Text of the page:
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Buy side banter
Want to know what a market bear, deep value lover and merger expert think about tech? Read on.
February 20, 2003: 2:49 PM EST
By Paul R. La Monica, CNN/Money Senior Writer

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NEW YORK (CNN/Money) An intriguing group of mutual fund managers was set to speak to a crowd of business journalists in New York Tuesday, but that was before the blizzard of 2003.

Due to the storm of the century (the 21st century, that is), only a handful of brave journalists showed up. (Wimps!) Fortunately for you, I was one of those intrepid reporters who schlepped through the snow. So without further ado, here are some of the more interesting comments.

The bear necessities

David Tice, the famous (infamous?) short seller and manager of the short-heavy Prudent Bear fund, addressed the small congregation of reporters via telephone (he was unable to make it in from Dallas), and guess what? He still thinks that technology stocks have more room to fall.

"High tech remains a fertile ground for selling short today," Tice said. While he would not mention specific stocks that he is shorting, he did cite Intel (INTC: Research, Estimates), Oracle (ORCL: Research, Estimates) and Cisco Systems (CSCO: Research, Estimates) as techs that he believes are trading at unreasonably high valuations. Short sellers, who bet that stock prices will fall, try to profit by borrowing shares to sell and buying them back at lower prices, thus profiting on the price difference.

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Tice has been criticized in the past for being too much of a market ursine. And his fund, which has had annualized three-year returns of nearly 27 percent during the bear market, drastically underperformed the market during the latter 1990s.

But Tice may be worth paying attention to. He's been pretty prescient about specific companies, not just the overall direction of the market, during the past few years. To wit, he first started airing concerns about merger-related accounting problems at Tyco International (TYC: Research, Estimates) in October 1999, two-and-a-half years before the Dennis Kozlowski mess.

Buffett wannabe doesn't like tech either

The most legendary investor of our era is, of course, Warren Buffett. Sure, you could make a case for Peter Lynch, George Soros, John Bogle or maybe even Bill Miller. But I'm sticking with the Oracle of Omaha. And so is Ed Walczak, manager of the Vontobel U.S. Value fund.

Walczak, a self-described "Buffett wannabe," phoned in to talk about his investing strategy and explained why he doesn't like tech stocks. He also was unable to make it to New York City -- even though he's based there. (He was up in Connecticut helping his mom dig out her driveway ... what a nice young man!)

Somewhat surprisingly, valuation is not Walczak's biggest beef with tech. Nor does he claim to not understand them, as Buffett does. Simply put, Walczak said that most tech stocks, despite their earnings growth potential, just aren't able to consistently generate high enough levels of return on equity and free cash flow to satisfy a deep-value investor such as himself.

"Prices may have been exorbitant in 1999 but it was mostly the business models that scared me, that tech companies have to constantly reinvent themselves for the future," Walczak said.

For this reason, he's pretty much avoided tech stocks and continues to do so, even with the Nasdaq trading about 75 percent below its March 2000 peak. But a lack of tech exposure during the bull run hasn't hurt him. The fund has an impressive annualized 10-year return of 12.5 percent.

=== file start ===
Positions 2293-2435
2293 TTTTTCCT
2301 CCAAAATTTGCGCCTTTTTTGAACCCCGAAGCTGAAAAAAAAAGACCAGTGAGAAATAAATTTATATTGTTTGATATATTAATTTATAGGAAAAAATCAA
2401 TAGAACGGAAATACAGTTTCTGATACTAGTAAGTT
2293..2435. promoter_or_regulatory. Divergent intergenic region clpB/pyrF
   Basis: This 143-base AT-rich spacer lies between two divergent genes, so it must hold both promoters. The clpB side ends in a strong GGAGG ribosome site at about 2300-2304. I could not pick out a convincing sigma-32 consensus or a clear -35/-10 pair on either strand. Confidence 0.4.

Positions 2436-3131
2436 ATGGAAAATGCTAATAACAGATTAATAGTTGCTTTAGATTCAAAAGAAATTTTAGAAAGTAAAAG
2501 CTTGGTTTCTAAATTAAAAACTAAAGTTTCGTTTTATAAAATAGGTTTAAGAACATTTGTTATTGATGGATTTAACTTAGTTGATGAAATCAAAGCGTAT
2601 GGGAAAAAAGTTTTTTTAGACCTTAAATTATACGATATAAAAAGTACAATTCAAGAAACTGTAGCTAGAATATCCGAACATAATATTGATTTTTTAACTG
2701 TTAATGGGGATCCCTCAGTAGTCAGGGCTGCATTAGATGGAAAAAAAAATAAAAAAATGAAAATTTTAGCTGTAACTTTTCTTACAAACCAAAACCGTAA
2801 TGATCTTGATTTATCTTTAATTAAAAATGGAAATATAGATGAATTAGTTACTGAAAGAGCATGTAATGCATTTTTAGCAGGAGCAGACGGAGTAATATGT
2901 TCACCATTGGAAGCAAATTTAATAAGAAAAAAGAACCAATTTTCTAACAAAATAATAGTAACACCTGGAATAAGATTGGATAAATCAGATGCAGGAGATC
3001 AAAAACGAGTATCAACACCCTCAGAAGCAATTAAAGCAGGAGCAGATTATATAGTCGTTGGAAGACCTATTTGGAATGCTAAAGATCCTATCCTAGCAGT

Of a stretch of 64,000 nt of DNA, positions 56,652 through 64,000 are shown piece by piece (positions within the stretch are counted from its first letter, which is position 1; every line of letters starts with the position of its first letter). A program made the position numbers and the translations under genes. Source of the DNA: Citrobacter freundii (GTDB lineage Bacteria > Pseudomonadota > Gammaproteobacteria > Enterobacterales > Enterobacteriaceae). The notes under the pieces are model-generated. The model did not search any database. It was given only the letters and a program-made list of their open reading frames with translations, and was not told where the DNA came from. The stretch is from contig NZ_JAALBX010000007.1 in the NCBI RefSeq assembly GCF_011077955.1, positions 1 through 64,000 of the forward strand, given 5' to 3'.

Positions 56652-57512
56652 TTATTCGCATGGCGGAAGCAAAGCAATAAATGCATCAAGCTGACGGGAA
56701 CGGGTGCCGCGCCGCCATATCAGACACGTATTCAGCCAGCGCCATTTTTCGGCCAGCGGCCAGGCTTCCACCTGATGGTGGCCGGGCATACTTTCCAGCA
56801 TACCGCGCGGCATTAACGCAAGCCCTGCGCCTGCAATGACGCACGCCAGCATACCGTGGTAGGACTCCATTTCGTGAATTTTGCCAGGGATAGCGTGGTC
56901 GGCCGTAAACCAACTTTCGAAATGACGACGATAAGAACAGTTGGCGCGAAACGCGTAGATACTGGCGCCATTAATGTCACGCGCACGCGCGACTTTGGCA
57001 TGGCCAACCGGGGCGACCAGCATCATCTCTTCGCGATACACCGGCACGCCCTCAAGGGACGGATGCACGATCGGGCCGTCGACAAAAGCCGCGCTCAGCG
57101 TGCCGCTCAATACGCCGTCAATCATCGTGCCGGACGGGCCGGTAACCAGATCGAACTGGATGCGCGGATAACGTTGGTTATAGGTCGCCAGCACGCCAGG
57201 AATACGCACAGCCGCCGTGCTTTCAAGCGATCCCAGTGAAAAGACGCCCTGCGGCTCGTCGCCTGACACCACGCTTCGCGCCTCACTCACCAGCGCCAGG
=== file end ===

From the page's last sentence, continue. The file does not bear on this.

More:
Merger mania? Not quite.

Finally there are some encouraging comments to report. John Orrico, manager of the Arbitrage Fund, a mutual fund that invests in announced takeover situations, thinks that the pace of technology company mergers will pick up in 2003.

Why? There are still too many companies chasing what's left of demand. And with the tech sector entering its fourth year of a bear market, smaller companies that want to survive will probably need to find a partner or risk going under. "That's how overcapacity in the technology sector is going to dissipate," said Orrico.

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But (you knew there was going to be a but, didn't you?) don't get too excited. Orrico said most deals are going to be either mid-sized companies in beaten-down industries pairing up, or tech titans making relatively small deals. In other words: no blockbusters and probably no huge takeover premiums either.

Orrico said the two areas of technology in most need of consolidation are software and telecom, and deal flow is starting to pick up somewhat in those areas. To that end, wireless equipment firm Andrew (ANDW: Research, Estimates) agreed to merge with Allen Telecom (ALN: Research, Estimates) Monday. And last year, IBM (IBM: Research, Estimates) agreed to acquire Rational Software (RATL: Research, Estimates). (The deal should close this quarter.)

Speaking of being a wimp ...

One last note. I was also supposed to attend a party Tuesday night that digital media software company Roxio (ROXI: Research, Estimates) was holding at a nightclub in Times Square to launch its latest CD and DVD burning products. But because of the snow (and the Siren-like allure of "American Idol"), I decided I'd rather go home early instead of hobnobbing with Bruce Hornsby, who performed at the party. Yes, I am a lamo. That's just the way it is.

But my colleague attended and wrote a nice analysis of Roxio's stock. The company, which acquired the tech assets of Napster in November, plans on launching a fee-based download site later this year. For more about Roxio, read "Napster rising from the grave."  Top of page

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